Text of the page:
In the middle of the Maribo Lakes, from Søholt in the west to Kårup Vænger in the east, one of the largest defences of the Iron Age was built in around 550. Part of the site has been preserved and is now protected.
The defence complex consists of two large separate ramparts. The eastern rampart, Hejrede Vold, was 1300 metres long, while the western rampart was about 300 metres long. The distance between the ramparts is 3.5 km, which means that by building two ramparts of 1600 metres in total, an area of 5 km2 has been protected.
The area within the ramparts was defensible and must have served as a refuge. For a fortress to fulfil its function, it must be possible to get to it quickly. Hejrede Vold is centrally located on the eastern part of Lolland, and if we assume that the population could move at 5 km per hour, one could reach it from most of East Lolland in 3 hours. We do not know where the western part of the island's population would have sought refuge, but one guess is that there was a similar refuge near Vesterborg on West Lolland.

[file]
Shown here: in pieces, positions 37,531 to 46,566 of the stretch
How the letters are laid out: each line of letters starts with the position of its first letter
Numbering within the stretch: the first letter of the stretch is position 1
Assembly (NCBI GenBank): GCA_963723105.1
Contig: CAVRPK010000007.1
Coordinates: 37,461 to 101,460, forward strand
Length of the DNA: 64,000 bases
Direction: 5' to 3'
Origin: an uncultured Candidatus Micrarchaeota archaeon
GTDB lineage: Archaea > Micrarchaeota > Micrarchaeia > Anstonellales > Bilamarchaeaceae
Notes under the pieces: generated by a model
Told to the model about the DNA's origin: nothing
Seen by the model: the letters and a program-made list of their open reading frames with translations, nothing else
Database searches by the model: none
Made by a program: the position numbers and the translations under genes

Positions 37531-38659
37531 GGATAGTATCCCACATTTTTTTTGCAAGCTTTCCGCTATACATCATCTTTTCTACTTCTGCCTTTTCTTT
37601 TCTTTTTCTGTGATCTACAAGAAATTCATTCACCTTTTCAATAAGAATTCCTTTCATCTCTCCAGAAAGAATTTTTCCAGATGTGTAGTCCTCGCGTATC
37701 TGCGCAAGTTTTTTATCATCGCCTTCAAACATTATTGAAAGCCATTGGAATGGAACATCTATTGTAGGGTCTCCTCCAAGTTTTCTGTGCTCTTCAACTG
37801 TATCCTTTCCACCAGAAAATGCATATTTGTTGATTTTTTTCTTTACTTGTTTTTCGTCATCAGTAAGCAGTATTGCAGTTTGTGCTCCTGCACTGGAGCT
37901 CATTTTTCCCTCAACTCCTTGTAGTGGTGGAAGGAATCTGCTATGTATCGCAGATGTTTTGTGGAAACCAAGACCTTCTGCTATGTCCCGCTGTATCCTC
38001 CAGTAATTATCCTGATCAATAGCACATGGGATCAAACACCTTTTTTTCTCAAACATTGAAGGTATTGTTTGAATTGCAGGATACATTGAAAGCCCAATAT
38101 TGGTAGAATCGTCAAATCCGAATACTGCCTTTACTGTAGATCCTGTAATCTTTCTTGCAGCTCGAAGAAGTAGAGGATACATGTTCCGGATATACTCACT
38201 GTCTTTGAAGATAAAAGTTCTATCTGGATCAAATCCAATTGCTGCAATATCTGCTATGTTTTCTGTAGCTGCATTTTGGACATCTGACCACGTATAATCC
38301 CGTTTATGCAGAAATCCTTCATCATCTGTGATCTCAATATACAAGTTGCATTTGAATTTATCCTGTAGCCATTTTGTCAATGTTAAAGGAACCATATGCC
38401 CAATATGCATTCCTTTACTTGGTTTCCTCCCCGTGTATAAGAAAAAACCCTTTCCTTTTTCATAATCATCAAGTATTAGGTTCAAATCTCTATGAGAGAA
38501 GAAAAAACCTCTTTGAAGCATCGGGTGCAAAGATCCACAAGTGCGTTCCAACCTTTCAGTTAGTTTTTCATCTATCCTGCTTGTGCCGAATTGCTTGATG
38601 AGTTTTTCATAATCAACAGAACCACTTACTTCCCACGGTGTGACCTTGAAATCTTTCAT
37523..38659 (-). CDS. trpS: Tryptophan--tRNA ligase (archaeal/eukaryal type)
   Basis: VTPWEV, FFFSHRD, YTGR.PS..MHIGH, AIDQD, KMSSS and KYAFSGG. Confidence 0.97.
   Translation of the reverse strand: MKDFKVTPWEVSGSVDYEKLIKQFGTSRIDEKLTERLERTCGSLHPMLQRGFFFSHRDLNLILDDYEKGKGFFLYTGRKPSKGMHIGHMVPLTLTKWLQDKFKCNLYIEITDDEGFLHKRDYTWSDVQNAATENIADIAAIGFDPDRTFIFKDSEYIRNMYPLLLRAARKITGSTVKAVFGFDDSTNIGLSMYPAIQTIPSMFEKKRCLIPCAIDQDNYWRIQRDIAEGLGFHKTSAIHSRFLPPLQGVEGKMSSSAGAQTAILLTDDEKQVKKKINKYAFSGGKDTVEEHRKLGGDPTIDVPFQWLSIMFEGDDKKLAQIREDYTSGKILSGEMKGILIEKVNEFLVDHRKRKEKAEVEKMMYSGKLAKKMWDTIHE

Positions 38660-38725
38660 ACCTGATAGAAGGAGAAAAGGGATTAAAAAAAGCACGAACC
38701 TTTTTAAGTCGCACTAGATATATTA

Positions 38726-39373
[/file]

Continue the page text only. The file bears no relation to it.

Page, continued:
It is not known who the enemy was. Enemies may have come from Falster, Zealand, Funen or from the south. Denmark did not exist as a united country in the Iron Age, and the population did not feel Danish. Throughout Europe, many defences were built at that time, because there was unrest and strife after the collapse of the Roman Empire in the 300s.